When refocusing these posts to include b-school coursework and case studies, I mentioned that scholarly press and especially u presses should read the HBR business case Vans: Skating on Air (Harvard Business School, 2002).
Vans (the company) is a great example of the lateral thinking many companies use to develop new businesses (plural) and several-fold new revenue, from a single core expertise/product/brand; the HBR case is a great study of how a discrete brand can be leveraged and expanded to stage a major turnaround and spur new products, new revenue, and new businesses.
Yes, I'm equating scholars with surfers and skate punks. They will be flattered.
And, yes, I'm suggesting u presses have something to learn from what was once a one-model, mono-coastal, skate shoe company, Vans.
THE CASE: A few things will leap out on any reading:
1. Vans was built on the simple model of delivering skate and surf gear for hardcore skaters and surfers: a handful of products for a small, dedicated market. Though Vans moved out to new markets and new models, they maintained that key, strategic commitment (to the best extreme athletes).
2. By the time of the case, Vans grew to finance a major movie (Dogtown and Z-Boys), narrated by Sean Penn, to sponsor extreme sporting events (triple crown of surfing) and other alternative events (concerts), to open their own skate parks, and begin developing video games.
3. A truly tiny percentage of total domestic revenue came from sales of its key product (extreme sports apparel) to its core demographic (extreme athletes), in specialty skate shops: 10%. Most of its apparel revenue came from sales of less-than-professional versions sold to kids in the suburbs, and large amounts of revenue come from the above various "cultural" events or side products.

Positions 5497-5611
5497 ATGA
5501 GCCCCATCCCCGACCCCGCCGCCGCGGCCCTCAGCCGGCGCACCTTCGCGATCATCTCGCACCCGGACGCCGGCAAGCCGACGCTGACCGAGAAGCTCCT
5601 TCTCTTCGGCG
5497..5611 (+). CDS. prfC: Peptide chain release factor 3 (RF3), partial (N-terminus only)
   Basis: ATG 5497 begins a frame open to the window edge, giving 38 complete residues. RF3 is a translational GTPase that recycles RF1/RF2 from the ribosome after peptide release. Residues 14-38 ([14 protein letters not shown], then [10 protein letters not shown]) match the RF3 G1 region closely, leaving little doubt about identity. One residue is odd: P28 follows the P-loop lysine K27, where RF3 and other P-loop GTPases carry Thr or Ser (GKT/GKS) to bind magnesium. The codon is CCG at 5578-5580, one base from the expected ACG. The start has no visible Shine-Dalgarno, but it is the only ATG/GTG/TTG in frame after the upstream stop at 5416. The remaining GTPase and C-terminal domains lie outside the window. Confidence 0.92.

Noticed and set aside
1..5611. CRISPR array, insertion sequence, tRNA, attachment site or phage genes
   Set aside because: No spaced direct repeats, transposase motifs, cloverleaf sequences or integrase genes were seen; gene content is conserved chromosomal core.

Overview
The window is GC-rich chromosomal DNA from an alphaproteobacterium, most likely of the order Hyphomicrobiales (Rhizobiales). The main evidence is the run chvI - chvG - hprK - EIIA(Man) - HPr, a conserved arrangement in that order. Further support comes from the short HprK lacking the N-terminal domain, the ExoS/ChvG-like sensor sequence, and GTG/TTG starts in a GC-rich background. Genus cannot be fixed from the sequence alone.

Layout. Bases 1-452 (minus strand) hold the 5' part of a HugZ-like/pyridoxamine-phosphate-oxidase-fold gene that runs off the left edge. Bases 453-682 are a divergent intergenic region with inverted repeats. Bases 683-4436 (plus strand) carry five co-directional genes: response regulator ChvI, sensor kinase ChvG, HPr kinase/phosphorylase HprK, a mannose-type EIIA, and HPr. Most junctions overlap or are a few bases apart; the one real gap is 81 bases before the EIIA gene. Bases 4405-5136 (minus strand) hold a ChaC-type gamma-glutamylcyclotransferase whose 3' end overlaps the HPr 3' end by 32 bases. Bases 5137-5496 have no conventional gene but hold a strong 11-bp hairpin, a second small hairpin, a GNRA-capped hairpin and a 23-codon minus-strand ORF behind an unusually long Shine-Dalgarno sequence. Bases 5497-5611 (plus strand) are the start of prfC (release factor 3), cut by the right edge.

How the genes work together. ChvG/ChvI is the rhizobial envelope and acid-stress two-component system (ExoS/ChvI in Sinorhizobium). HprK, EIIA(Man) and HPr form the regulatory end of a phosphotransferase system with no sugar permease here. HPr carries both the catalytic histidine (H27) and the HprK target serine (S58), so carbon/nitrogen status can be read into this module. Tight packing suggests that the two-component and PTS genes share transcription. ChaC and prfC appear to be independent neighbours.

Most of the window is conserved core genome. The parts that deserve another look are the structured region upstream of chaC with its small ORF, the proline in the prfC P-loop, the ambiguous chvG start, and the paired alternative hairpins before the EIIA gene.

4. Most importantly, as may be news to some, Vans had been dying. It staged a 540 degree turnaround, fueled mainly by the extensions into new areas beyond the skate shoe market; e.g., the triple-crown sporting events, music concerts.
Vans leveraged its brand (operational license in extreme sports and with the youth market the followed them) to move into new areas, and in turn these new areas led to growth that allowed Vans to stay in business -- and even to grow to serve its original core market better than ever. The wealth and health of all the other business (e.g., skate parks, extreme sporting events, concerts, a record label, film production, video game development) allowed Vans to over-serve the hardcore surfing and skating markets and to sponsor star athletes as they reach new heights in their discipline -- a market so specialized that serving it alone would not generate enough revenue to support the effort.
THE COMPARISON: For years (100+), scholarly publishers have sold books; they grew beyond books (once) to offer journals. Now, with new initiatives like UPPC and Project Muse, u presses are repackaging and delivering these core products differently; but, these initiatives aren't new businesses, just new modes of delivery.
More businesses could be grown alongside the development and delivery of scholarly content, ones that leverage the historic strength/s of u presses and serve new needs not only among the "extreme" market base of academics, but also among those who would be fans and amateurs of culture.
E.g., would it be an unacceptable stretch for presses to publish blogs for scholars and dedicated readers to access (dedicated to a discipline or subject); i.e., not a press blog -- of which there are many (one for each press) -- but a disciplinary or topical blog published by a u press -- of which there are none ...yet.
Much, much more importantly...
What new businesses could u presses build that would be as distant from yet supportive of scholarship as skate parks, surfing tournaments, and a record label are from and of a simple skate shoe?
THE POINT: The point of this extreme comparison is not to make a recommendation/s -- we'll save that for another post or two -- the point is to note that in many industries, especially where growth and increasing revenue are needed, considerable lateral thinking and experimentation is put forth to build new business units, entirely new business units, and these new units are often what keep the company and the brand alive.
Scholarly publishers are doing great things to monetize content; but, even if it were enough to support scholarship -- which it currently is not -- why stop there? Why not explore growth into new arenas?